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Thursday, August 8, 2013

Helping and old cat with acupuncture and chiropractic care

Tuesday I took our office cat Mercy to a fellow veterinarian and acupuncturist, Dr. Susan Hites in Savoy Illinois.  Mercy had a day or 2 where she was not walking well,  did not want to be petted or greet people.  My staff is fully aware of Mercy's arthritis in her hip and lower back and faithfully give her the medications, supplement and special diet she needs to keep her out of pain.  They did not see her do anything unusual, but could tell she was  having trouble.  We took  x rays and compared to previous ones from a year or 2 ago,  to see if things had changed in her. Yes, her arthritis in her back and hips had progressed.  Actually I was impressed at how well she has been jumping up on the counters and greeting people as I looked at the films.
Mercy loves to be up on the front counter

There were other choices for pain meds but they don't work well on our Mercy.  She gets very sedate, and seems to see pink elephants when she has any of the narcotics used in cats.  Buprenex works well for many cats but not our Mercy.  That one had her on a drunk that lasted 12 hours, and reducing the dose did not help.  Gabapentin rarely causes any sedation or " seeing things" in cats but here again Mercy was on a high that did not seem fun for her.  So adding more medication was not an option.  As I looked at her x rays, I realized that she needed more help to reduce her inflammation and pain even though she was acting better that day. She would have other bad days, and I wanted to help her have the best days she could.  Also, there was that lingering thought - am I missing something in my own cat?  Do I not see something bad because I don't want to?  I need to take her to another veterinarian, specialized in chronic pain in older pets to have that objective view.   I also wanted a veterinarian who is also dedicated to gentle handling in cats. Dr. Hites came right to mind.
When she is feeling sore - she stays in her bed more

The day I took Mercy to her appointment, we gave  her a calming supplement called Composure.  Mercy usually does not like exams and may tense up.  This would be a strange place to her so I wanted to reduce any anxiety as much as I could.  I took her up myself with her favorite liver paste to eat and A/D food to reward her during the exam.  She laid on her own blanket from home and Dr. Hites looked at the X rays with me as Mercy became accustomed to the office.  She did not have any sedative because she did not need it.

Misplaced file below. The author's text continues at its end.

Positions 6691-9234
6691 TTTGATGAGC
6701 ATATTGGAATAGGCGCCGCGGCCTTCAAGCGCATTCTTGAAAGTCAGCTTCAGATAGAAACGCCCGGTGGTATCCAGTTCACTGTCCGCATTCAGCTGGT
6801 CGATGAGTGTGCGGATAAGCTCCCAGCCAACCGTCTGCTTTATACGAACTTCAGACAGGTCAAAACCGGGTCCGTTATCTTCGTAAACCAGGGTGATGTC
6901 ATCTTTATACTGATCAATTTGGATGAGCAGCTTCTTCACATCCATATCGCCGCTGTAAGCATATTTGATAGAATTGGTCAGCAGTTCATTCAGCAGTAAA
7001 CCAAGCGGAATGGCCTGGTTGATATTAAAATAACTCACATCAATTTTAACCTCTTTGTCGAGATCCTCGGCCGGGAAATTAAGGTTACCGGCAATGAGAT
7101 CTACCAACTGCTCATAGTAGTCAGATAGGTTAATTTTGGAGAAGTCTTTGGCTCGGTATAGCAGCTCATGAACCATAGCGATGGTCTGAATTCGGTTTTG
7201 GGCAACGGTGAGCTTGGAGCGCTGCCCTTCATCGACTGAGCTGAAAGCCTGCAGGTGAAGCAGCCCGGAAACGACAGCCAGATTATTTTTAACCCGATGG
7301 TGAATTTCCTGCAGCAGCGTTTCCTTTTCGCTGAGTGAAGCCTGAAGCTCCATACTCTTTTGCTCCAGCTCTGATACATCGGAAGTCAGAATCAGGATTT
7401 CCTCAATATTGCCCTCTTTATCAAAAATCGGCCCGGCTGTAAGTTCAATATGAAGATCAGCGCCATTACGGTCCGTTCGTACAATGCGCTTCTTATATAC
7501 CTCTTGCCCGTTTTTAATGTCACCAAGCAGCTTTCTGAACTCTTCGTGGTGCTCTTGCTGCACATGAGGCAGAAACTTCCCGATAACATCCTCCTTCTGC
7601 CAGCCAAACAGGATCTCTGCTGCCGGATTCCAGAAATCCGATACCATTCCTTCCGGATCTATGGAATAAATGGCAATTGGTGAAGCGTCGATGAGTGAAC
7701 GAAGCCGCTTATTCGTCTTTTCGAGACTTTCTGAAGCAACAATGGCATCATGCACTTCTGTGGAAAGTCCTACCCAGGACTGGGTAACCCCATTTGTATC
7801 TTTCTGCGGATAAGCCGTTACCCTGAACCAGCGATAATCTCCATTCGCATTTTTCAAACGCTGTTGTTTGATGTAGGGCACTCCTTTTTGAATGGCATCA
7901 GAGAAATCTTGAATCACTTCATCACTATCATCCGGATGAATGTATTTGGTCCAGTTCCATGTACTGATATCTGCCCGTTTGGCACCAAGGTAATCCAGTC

I had not missed any thing on her X rays, and she was on a good pain management regime.  Mercy's had misalignment in 3 areas on her back which were aggravating her pain.    Dr.Hites suggested some adjustment and acupuncture over the back area as a starting point that day,  and see how she responds.   Some pets may not show much improvement while others may respond more dramatically.  It is an individual therapy and response.  It is important to understand that the arthritis is still there but the adjustment is to line things up that have become out of place due to using the body differently.  It is a  trial and see response type of therapy.  I was aware of this approach, and wanted to give it a try.  There was nothing to lose -  the time and money would be worth while to know  personally what acupuncture and Chiropractic for pets is really like.
after a little manipulation, the first needles go in

Dr. Hites feels for the right spots
We set Mercy up on her own blanket after taking her carrier apart - all good ways to handle cats!  Dr. Hites is cat friendly!  Dr. Hites began feeling over Mercy as I fed her the liver paste.  Mercy was calm as Dr. Hites worked.  Adjustments in cats are small - as are their bones.  So the manipulations are subltle but effective.  Dr. Hites then  did acupuncture on about 8 spots along her back and shoulder.  These thin needles go in without any notice.  Then Mercy just laid there with Dr. Hites supporting her as I gave her more yummies to keep her happy.  And she was.  This is what shocks many - how can a dog or cat just lay there with a bunch of needles poking out?  Hites was able to straighten out her hip area.  In response Mercy stuck her hind end up with her tail up as Dr. Hites petted her.  That is a comfortable cat!
Mercy just laid calmly
These needles are activating endorphins - feel good body chemicals- as they sit there.  So, having needles in your back feels good for a while.
That is the skill for the acupuncturist - judging how long to leave in the needles and not over stimulate.  After the acupuncture treatment  Mercy's back was more relaxed and Dr.

I posted Mercy's photo on our  facebook page and have had a few ask about how acupuncture could help their cat.  I have referred other clients with dogs for chiropractic and acupuncture before but I did not have much information about how it helped cats.  Mercy will be going back in 2 weeks for a second treatment.  Then as often as we figure out she needs to stay well adjusted - at least physically!
All done and feeling good!
It is important to go to a veterinarian certified in Chiropractic and acupuncture.  The anatomy and general health are important to know, and a human chiropractor is not trained in this.  
I hope others older cat owners will look at their older cat who does not move around much with an open mind to come in and discuss what can be done to make their cat's life better.  There are a lot of options, and they can be worked out step by step individualized for your pet.

Thanks Dr. Sally J Foote